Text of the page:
The Fukushima No. 1 nuclear plant disaster has induced many people to question whether and how far the world should become dependent on atomic power.

The threat of radiation on the lives of people, especially children, resulting from an accident at a nuclear power station is real and must rightly be an important consideration in drawing up plans for power supplies in the future.

Those responsible for deciding the direction of energy policy and the most deserving investment recipients must take into account a variety of other factors and must assess carefully the cost/benefits of the choices available.

No source of energy is without cost or implications for our environment and there is no magic formula which will spell out the right balance.

Inevitably some politicians will want to give the greatest weight to safety factors and others to the environmental impact of differing methods of power generation, but all have to take into account the economic costs. Coal remains a major natural resource for power generation.

In many countries, including China and the United States, open cast as well as deep-pit mining provide a relatively cheap raw material for the production of electricity.

But burning coal is a major pollutant of the atmosphere and through carbon dioxide (CO?) emissions a significant contributor to global warming and climate change. Pollution and CO? can be reduced by the use of modern technology, but these can add significantly to costs.

World supplies of coal are sufficient to meet demand for many decades if not centuries, but are not infinite. Crude oil reserves remain huge both in the Middle East and elsewhere, and oil companies are finding further supplies through the drilling of new wells.

But reserves of oil are probably more limited than those of coal and are likely to become more expensive to tap in the future. The increased price of oil has made it economical to tap oil sands and drill in deep waters.

But oil is a major pollutant and emitter of CO? and as the recent BP disaster in the Gulf of Mexico shows deep-water drilling can cause environmental disasters.

Oil is also a doubtful long term source because it is particularly susceptible to political and monopolistic pressures.

The OPEC cartel, although weaker than it was, still controls nearly a half of all oil supplies. Russia and Venezuela are mavericks and it would be unwise to rely on their remaining trustworthy long term suppliers.

Gas supplies and reserves have grown hugely in recent years. Of all hydro-carbons they are the least polluting, but supplies will eventually become scarcer and as Russia has shown pipelines can be cut and used to force up prices.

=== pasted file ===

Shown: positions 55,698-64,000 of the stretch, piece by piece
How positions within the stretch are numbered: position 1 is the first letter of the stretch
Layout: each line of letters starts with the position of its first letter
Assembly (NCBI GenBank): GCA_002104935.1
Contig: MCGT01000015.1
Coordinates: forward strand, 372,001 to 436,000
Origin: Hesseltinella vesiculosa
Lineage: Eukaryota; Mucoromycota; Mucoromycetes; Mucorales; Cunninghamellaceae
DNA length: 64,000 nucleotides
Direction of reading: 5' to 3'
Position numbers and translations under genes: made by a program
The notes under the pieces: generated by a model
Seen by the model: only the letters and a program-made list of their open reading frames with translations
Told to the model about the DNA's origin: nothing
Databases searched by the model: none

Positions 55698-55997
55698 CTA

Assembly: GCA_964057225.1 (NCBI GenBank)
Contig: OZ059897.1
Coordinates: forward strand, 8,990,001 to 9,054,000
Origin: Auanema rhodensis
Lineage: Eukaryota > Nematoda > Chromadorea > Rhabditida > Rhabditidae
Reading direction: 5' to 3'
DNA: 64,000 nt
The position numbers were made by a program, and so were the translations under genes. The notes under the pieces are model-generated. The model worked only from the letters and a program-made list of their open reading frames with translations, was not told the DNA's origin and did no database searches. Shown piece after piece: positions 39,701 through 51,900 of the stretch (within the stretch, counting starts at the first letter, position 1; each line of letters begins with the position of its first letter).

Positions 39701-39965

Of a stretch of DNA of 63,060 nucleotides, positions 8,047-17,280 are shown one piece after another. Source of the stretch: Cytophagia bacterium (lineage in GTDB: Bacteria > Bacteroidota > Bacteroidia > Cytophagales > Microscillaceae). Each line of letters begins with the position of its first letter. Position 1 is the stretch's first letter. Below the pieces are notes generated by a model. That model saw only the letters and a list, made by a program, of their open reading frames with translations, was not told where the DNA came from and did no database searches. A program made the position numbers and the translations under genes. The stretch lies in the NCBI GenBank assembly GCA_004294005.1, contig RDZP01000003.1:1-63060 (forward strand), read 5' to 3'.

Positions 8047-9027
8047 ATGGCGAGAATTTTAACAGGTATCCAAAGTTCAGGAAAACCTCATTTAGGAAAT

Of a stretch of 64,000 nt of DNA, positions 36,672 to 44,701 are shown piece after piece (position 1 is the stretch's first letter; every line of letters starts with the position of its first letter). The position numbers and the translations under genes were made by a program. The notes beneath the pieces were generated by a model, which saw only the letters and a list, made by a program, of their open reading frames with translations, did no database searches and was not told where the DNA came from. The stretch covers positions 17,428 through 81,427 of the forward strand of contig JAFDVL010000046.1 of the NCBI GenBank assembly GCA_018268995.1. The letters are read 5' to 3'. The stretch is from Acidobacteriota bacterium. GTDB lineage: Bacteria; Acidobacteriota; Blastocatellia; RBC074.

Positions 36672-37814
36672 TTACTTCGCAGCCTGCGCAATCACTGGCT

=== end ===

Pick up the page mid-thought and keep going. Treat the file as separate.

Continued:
Alternative “green” methods of producing electricity are being developed. In the twentieth century the main alternative was hydroelectric, but this involved the building of huge dams that led to the destruction of whole communities and sometimes caused ecological disasters.

Most suitable sites have probably now been developed and there is a general consensus that hydroelectricity is unlikely to be able to meet increasing demands for ‘green’ electricity.

Wind power has become the focus of attention in the developed world. It does not pollute the atmosphere or emit CO?, but it does have environmental implications.

Headlands and moorlands are often scenic spots beloved by country lovers. Windmills emit disturbing noises when operating, especially in high winds.

Moreover, there can be no certainty that, when electricity demand is high, the wind will be blowing, or that, when the wind is blowing, electric power companies will need the power the windmills can produce.

Solar may be a better source of power than wind, but solar power generation cannot be relied on especially in northern climes. Solar panels can be disguised and need not be as disfiguring as wind turbines. Costs of panels have been dropping and solar is clearly going to be a major source of power in the 21st century.

In Britain and elsewhere in developed countries much effort is being put into developing machinery to harness wave and tidal power. There seems significant potential for further investment, but this will depend on how competitive wave and tidal power can be in relation to other forms of “green” energy.

An important alternative source of future power generation is likely to be nuclear fusion, which proponents argue will be much safer, more economical and “green” than nuclear fission used in current atomic power plants.

International research on power generation through nuclear fusion is being pursued at ITER in Caderache in southern France, where Motojima Osamu, an atomic energy specialist from Japan, is playing an important role.

The British thought many decades ago that they had found how to use nuclear fusion to generate electricity, but the great theoretical and practical difficulties have meant that this solution to the world’s energy problems will not be available for some years yet. The first operational plant will, it is hoped, be ready by 2018.

In the long term we may be able to rely mainly on “green” forms of energy generation, but the world faces a real danger that if all current atomic power stations are taken out of service in the next decade or so as Germany has decided to do and as Japanese prefectures may wish to do, there will be significant power failures that could have a serious impact on manufacturers and consumers.

If government opts, instead of atomic power, for coal and other hydrocarbons, this will have a serious impact on global warming and climate change.

There are sadly many influential people especially in the United States and in Australia who continue to deny global warming or recognize that this is largely due to man-made CO? emissions, which it is their duty to try to mitigate.

Hugh Cortazzi, a career British diplomat, served as ambassador to Japan from 1980-1984.

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